Project Url: hyperdevs-team/morsa
Introduction: Jetpack Compose UI testing framework
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Test library to ease UI testing with Jetpack Compose


This library aims to add some useful wrappers and abstractions over common Espresso functions used while testing UI in your Android apps so you can write UI tests as fast as you create Compose screens. The library will also help you write more readable tests, thus improving their maintainability.

Why morsa?


Setting Up

In your main build.gradle, add repository in the buildscript block and include the library as a dependency:

Groovy groovy buildscript { repositories { maven { url "" } } dependencies { classpath "com.github.hyperdevs-team:morsa:0.0.2" } }
Kotlin kotlin buildscript { repositories { maven("") } dependencies { classpath("com.github.hyperdevs-team:morsa:0.0.2") } }

How to use

🚧🚧🚧🚧🚧 Morsa is verbose and easy to use. The library exposes function to find components based on testing tags, text values or content descriptions inside a Jetpack Compose scope making use of the ComposeContentTestRule class.

First of all, you'll need to mark your components with either:

  • Modifier.testTag(tag)
  • Modifier.contentDescription(contentDescription) Or just be sure that you can find them with a given text so Morsa can find them.

Then, in our test class we need to declare a MorsaScreen targeting the components that compose our screen. The components can be identified using the following functions:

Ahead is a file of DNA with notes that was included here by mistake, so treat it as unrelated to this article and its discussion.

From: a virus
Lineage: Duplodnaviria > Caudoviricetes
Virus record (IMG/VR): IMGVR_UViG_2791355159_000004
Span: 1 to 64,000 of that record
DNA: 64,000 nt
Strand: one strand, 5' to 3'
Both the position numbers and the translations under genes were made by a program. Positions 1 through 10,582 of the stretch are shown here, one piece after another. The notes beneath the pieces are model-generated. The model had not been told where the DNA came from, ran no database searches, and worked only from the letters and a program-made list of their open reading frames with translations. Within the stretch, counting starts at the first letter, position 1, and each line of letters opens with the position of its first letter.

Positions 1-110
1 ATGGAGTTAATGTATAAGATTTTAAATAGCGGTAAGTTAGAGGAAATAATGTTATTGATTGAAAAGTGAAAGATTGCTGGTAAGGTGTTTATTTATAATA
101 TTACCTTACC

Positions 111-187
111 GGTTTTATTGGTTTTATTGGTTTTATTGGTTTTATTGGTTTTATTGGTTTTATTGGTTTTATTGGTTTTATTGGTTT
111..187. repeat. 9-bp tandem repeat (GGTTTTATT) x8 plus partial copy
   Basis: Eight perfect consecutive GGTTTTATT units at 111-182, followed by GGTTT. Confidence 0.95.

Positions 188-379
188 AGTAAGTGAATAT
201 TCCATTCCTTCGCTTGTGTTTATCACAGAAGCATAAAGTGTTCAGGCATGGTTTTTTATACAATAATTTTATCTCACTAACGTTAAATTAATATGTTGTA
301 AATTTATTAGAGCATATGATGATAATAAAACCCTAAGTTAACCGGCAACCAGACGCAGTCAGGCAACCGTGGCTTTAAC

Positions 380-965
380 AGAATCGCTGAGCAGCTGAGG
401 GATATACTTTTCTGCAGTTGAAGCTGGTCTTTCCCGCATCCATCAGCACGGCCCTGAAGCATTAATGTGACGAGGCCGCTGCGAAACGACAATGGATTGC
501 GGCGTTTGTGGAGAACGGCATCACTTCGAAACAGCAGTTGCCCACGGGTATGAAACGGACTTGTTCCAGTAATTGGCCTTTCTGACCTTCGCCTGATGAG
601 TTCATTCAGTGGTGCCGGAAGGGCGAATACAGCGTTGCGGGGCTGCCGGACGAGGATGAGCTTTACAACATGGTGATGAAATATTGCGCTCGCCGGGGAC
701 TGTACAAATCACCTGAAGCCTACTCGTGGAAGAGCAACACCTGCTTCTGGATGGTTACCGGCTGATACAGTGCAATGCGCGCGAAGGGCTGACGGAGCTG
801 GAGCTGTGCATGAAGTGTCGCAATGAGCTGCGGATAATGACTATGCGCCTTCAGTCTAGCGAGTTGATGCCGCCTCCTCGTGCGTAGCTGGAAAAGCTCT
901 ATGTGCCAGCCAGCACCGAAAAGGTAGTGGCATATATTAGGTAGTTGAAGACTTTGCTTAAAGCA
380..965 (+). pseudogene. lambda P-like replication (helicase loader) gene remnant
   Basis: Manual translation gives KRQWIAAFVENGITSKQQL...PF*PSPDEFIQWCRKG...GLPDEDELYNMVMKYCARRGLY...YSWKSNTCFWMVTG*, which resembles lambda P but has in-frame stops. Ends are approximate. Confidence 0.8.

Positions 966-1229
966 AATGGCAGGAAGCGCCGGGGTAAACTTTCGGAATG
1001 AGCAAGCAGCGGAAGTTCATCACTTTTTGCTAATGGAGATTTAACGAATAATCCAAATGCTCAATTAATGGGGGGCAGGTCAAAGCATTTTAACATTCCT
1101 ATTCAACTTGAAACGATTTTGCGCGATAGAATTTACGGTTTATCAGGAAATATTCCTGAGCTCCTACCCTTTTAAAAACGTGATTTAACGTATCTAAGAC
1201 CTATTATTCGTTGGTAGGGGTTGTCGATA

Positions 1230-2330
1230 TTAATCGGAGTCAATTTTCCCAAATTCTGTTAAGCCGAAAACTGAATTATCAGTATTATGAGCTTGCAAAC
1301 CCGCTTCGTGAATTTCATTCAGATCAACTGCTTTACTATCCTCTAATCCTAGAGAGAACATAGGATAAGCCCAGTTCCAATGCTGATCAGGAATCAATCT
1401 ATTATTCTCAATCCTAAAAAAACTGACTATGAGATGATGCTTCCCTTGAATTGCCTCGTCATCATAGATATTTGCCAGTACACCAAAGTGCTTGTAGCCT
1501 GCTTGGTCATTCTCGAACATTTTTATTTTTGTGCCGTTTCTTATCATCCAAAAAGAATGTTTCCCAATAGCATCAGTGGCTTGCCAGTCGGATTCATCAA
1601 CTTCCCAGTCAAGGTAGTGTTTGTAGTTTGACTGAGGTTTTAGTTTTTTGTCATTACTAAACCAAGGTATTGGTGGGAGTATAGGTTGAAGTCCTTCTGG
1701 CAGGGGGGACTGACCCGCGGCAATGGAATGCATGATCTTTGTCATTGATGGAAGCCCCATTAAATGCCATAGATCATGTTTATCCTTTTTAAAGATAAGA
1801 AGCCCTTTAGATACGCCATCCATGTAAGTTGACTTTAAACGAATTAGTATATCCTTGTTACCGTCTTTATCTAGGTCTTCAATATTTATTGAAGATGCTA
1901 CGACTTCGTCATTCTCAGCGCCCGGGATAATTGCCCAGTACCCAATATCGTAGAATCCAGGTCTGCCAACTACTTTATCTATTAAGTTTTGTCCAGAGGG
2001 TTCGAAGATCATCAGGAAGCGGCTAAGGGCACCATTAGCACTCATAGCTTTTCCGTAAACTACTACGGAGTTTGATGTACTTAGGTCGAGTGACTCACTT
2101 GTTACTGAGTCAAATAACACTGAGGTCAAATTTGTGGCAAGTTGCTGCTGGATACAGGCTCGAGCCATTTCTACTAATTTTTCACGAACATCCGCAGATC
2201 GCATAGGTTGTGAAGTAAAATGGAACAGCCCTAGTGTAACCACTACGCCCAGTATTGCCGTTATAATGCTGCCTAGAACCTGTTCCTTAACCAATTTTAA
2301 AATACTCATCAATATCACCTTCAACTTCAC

• withTag(tag) will search in your Compose component hierarchy for a component tagged with Modifier.testTag(tag).
  • withText(text) will search in your Compose component hierarchy for a component with the given text.
  • withContentDescription(contentDescription) will search in your Compose component hierarchy for a component marked with Modifier.contentDescription(contentDescription).
class LoginMorsaScreen(testRule: ComposeContentTestRule) : MorsaScreen<LoginMorsaScreen>(testRule) {
    val usernameTextField = MTextField { withTag(USERNAME_TEXT_FIELD_DEFAULT_TAG) }
    val passwordTextField = MTextField { withTag(PASSWORD_TEXT_FIELD_DEFAULT_TAG) }
    val loginButton = MText { withTag(LOGIN_SCREEN_LOGIN_BUTTON_TAG) }
    val errorView = MView { withTag(LOGIN_SCREEN_ERROR_BOX_TAG) }

When your screen definition is done, you can start doing tests with it:

class LoginContentTest {
    val composeTestRule = createComposeRule()

    val screen = LoginMorsaScreen(composeTestRule)

    fun login_shows_error_box_on_error() {
        screen {
            //Set your compose view, this can be a whole screen or a single component
            setContent {
                MyMaterialTheme {
            //These values should trigger an error on our view showing our errorView component
            usernameTextField { typeText("") }
            passwordTextField { typeText("password123") }

            //Assert over the view
            errorView {


The ideas in this library were based on the awesome Kakao library that we used extensively to do UI Testing with the traditional View system in Android. Go check them out!

Authors & Collaborators


This project is licensed under the Apache Software License, Version 2.0.

   Copyright 2021 HyperDevs

   Licensed under the Apache License, Version 2.0 (the "License");
   you may not use this file except in compliance with the License.
   You may obtain a copy of the License at

   Unless required by applicable law or agreed to in writing, software
   distributed under the License is distributed on an "AS IS" BASIS,
   See the License for the specific language governing permissions and
   limitations under the License.
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